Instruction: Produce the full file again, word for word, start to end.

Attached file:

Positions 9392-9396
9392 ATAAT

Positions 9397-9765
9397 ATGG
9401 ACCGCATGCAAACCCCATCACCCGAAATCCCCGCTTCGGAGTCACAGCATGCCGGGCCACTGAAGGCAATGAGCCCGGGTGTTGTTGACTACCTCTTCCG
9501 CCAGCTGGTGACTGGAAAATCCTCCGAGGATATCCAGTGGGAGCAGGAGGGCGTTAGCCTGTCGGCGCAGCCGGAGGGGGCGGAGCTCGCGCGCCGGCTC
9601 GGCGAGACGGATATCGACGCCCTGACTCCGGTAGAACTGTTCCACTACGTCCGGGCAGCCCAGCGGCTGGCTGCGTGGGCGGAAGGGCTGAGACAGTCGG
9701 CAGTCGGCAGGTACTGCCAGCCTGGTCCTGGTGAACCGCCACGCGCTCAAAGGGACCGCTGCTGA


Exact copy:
Positions 9392-9396
9392 ATAAT

Positions 9397-9765
9397 ATGG
9401 ACCGCATGCAAACCCCATCACCCGAAATCCCCGCTTCGGAGTCACAGCATGCCGGGCCACTGAAGGCAATGAGCCCGGGTGTTGTTGACTACCTCTTCCG
9501 CCAGCTGGTGACTGGAAAATCCTCCGAGGATATCCAGTGGGAGCAGGAGGGCGTTAGCCTGTCGGCGCAGCCGGAGGGGGCGGAGCTCGCGCGCCGGCTC
9601 GGCGAGACGGATATCGACGCCCTGACTCCGGTAGAACTGTTCCACTACGTCCGGGCAGCCCAGCGGCTGGCTGCGTGGGCGGAAGGGCTGAGACAGTCGG
9701 CAGTCGGCAGGTACTGCCAGCCTGGTCCTGGTGAACCGCCACGCGCTCAAAGGGACCGCTGCTGA